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Thread: Angelus Options

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  1. #1
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    Angelus Options

    Hi,
    First time poster here but I've been around the other non affiliated forums...
    I've been wanting an Angelus for a while and I'm looking to get any feedback on woods used. As a longtime player of old Brazilian/Adirondack Martins I know I love the tone of that combo. I live in the middle of nowhere so test driving anything isn't easy. I know a few Brazilian Angelus guitars are floating around but I have no experience with the top woods used (Euro spruce, etc). I am assuming the combos are selected because they work very well together but as we all know they don't hand these guitars out for free and it's a stretch for me to swing it.
    Of course, I'd love to have my own PS Angelus done with Brazilian/Adirondack and malachite inlays, etc. but I hesitate to order something without having logged any time on something similar. Any insights out there?

  2. #2
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    I believe this is somewhat non-responsive to the intent of your question Ben, but I'll offer it anyway in hopes it'll help. I think the Angelus may indeed be one of, if not the single most, unique sounding acoustic guitars I've personally ever laid hands on. It is as great a departure from a Martin (or any other maker) than I could possibly put into words. I'm also a non-believer in signature sounds of any particular tonewood. I believe that a grand component of any hi-end guitar is more the design and maker than it is rosewood or various and sundry spruces.

    All of those ideas combined and by way of friendly suggestion, I'd be very, very wary of assigning any signature tonewood likes and or dislikes you currently hold in your minds-eye to an Angelus. Even if there was some sonic similarities in tonewoods the uniqueness of the PRS design is likely to take that signature somewhere you've not been before. If I'm reading your post correctly you've not yet played a PRS..... It's one of those guitars you simply must play to "get". I'd simply never suggest entertaining any purchase or design choices with one of these guitars without sitting down with one for several hours first.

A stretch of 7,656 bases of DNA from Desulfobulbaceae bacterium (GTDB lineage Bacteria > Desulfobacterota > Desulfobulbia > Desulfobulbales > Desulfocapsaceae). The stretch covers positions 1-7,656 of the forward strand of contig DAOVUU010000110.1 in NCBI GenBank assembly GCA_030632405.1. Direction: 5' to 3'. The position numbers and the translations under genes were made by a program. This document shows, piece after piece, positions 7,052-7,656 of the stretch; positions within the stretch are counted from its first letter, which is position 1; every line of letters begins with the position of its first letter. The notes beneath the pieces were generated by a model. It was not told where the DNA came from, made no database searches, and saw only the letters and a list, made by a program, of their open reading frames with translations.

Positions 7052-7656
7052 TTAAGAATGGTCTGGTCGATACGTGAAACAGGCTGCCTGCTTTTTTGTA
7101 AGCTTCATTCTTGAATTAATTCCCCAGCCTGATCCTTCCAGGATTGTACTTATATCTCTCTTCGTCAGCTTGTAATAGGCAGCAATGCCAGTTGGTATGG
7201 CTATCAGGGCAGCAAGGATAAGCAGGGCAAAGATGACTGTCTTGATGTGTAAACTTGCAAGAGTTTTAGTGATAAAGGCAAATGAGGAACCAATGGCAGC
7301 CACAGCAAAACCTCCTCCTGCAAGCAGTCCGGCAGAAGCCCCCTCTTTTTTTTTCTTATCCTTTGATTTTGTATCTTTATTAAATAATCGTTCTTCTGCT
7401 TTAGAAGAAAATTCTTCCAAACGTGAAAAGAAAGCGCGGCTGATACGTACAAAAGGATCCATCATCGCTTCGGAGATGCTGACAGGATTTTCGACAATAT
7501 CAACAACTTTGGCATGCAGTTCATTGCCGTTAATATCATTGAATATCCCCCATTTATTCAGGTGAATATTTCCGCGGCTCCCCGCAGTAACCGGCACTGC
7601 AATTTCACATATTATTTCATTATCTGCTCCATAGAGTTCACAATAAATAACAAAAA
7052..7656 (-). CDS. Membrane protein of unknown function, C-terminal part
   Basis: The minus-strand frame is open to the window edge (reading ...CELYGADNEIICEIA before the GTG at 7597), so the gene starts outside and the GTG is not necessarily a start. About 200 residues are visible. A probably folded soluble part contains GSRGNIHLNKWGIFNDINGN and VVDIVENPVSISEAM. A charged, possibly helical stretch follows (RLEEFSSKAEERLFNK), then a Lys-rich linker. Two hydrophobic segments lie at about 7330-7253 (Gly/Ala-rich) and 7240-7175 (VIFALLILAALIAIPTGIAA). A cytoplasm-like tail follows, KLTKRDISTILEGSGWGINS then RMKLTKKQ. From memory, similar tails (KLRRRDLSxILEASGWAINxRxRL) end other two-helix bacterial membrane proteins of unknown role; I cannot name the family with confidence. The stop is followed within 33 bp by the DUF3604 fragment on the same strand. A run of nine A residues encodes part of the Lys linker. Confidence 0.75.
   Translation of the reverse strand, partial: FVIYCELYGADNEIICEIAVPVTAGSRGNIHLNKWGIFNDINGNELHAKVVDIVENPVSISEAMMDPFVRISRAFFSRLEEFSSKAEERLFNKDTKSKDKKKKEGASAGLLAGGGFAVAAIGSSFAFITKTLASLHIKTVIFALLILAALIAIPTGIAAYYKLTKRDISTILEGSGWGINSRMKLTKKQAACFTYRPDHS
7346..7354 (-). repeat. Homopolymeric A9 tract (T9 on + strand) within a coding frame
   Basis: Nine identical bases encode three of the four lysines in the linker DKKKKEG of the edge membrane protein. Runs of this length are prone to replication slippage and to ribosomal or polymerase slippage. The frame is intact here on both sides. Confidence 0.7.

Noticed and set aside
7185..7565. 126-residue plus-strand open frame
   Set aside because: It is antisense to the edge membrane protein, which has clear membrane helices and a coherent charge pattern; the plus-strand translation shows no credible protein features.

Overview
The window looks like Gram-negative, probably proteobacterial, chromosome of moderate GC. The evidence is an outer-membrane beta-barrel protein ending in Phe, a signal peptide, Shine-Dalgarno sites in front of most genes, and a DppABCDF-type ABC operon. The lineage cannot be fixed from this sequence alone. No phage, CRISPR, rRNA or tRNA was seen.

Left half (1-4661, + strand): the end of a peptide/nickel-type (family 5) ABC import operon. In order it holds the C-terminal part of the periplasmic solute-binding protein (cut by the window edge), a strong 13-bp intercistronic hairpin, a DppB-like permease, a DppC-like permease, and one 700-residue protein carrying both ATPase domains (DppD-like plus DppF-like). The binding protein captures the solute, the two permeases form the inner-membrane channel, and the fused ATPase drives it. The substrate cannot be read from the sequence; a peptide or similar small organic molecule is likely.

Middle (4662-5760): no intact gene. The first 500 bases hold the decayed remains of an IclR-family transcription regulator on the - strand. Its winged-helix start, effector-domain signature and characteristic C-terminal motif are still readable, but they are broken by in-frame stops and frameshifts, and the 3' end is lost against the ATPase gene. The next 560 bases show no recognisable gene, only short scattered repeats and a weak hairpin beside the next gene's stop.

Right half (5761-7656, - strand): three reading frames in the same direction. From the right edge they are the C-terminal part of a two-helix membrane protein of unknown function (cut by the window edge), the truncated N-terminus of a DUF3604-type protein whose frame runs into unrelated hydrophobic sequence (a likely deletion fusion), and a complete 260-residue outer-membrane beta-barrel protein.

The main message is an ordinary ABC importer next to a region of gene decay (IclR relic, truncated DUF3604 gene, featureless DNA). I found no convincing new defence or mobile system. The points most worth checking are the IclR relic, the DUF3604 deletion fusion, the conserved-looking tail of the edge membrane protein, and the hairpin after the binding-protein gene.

3. #3
    Junior Member
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    Quote Originally Posted by Joseph Hanna View Post
    I believe this is somewhat non-responsive to the intent of your question Ben, but I'll offer it anyway in hopes it'll help. I think the Angelus may indeed be one of, if not the single most, unique sounding acoustic guitars I've personally ever laid hands on. It is as great a departure from a Martin (or any other maker) than I could possibly put into words. I'm also a non-believer in signature sounds of any particular tonewood. I believe that a grand component of any hi-end guitar is more the design and maker than it is rosewood or various and sundry spruces.

    All of those ideas combined and by way of friendly suggestion, I'd be very, very wary of assigning any signature tonewood likes and or dislikes you currently hold in your minds-eye to an Angelus. Even if there was some sonic similarities in tonewoods the uniqueness of the PRS design is likely to take that signature somewhere you've not been before. If I'm reading your post correctly you've not yet played a PRS..... It's one of those guitars you simply must play to "get". I'd simply never suggest entertaining any purchase or design choices with one of these guitars without sitting down with one for several hours first.

    Hi Joseph, agreed. I know from experience that I prefer rosewood over mahogany and when I a/b indian vs. brazilian vs. madagascar guitars of the same model sometimes I hear a difference and sometimes I don't hear as much of one, they are indeed unique. The best solution is for me to get my butt to Canada but I work a lot and it's 6 hours each way. That being said, the draw of an Angelus is getting stronger and I may have to just get in the car one day. I have had fancy brazilian Martins that just didn't do it at all for me so I know Brazilian back and sides don't necessarily make any guitar become the one I have to have...but it doesn't hurt the odds.

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